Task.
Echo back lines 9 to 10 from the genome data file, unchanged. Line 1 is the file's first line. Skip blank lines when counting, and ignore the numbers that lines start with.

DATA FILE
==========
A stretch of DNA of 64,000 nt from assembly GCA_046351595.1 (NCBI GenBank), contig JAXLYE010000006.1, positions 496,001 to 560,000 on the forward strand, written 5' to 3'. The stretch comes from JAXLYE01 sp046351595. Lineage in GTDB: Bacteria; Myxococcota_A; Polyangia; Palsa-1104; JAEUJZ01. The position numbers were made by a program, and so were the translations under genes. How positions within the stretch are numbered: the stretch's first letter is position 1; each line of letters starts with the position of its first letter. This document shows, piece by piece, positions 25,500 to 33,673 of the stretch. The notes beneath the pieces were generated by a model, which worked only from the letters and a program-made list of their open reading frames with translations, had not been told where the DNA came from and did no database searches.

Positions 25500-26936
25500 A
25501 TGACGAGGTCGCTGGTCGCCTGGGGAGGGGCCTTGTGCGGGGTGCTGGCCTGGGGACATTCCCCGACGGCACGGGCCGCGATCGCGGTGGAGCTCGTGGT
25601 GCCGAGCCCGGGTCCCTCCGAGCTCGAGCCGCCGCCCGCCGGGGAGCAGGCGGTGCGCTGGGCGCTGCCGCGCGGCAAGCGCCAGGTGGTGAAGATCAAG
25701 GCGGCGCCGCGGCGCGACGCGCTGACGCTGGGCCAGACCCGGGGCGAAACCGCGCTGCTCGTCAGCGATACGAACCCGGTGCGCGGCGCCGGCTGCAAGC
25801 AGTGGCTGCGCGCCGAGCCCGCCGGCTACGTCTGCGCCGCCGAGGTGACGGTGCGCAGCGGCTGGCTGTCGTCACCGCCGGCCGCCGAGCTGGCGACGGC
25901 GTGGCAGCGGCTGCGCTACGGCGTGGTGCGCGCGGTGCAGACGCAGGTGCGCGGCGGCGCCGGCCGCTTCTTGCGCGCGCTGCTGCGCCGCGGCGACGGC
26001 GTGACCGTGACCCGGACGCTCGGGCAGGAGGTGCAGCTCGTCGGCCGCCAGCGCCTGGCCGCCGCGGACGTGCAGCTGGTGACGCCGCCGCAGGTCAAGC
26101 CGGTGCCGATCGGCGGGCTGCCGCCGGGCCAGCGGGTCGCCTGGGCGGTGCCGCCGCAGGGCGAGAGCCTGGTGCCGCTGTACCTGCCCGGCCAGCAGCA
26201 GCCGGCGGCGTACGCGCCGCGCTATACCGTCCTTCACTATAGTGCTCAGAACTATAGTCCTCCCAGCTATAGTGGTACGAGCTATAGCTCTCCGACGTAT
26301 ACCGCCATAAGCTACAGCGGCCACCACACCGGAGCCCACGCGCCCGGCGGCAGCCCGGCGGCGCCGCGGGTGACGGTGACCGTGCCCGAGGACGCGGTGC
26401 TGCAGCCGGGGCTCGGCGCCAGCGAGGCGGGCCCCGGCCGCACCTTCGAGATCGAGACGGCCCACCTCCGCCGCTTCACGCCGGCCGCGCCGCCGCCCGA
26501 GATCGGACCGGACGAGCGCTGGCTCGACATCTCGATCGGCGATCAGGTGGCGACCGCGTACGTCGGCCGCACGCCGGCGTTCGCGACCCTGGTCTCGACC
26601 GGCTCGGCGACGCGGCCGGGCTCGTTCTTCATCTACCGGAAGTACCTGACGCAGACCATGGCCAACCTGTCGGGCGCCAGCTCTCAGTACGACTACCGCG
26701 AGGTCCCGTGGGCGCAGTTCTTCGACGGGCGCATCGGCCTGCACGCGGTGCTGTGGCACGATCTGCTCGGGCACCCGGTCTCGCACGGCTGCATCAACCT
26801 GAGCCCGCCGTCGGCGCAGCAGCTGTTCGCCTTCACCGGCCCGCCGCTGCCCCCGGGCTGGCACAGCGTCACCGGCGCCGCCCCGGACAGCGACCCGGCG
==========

26001 GTGACCGTGACCCGGACGCTCGGGCAGGAGGTGCAGCTCGTCGGCCGCCAGCGCCTGGCCGCCGCGGACGTGCAGCTGGTGACGCCGCCGCAGGTCAAGC
26101 CGGTGCCGATCGGCGGGCTGCCGCCGGGCCAGCGGGTCGCCTGGGCGGTGCCGCCGCAGGGCGAGAGCCTGGTGCCGCTGTACCTGCCCGGCCAGCAGCA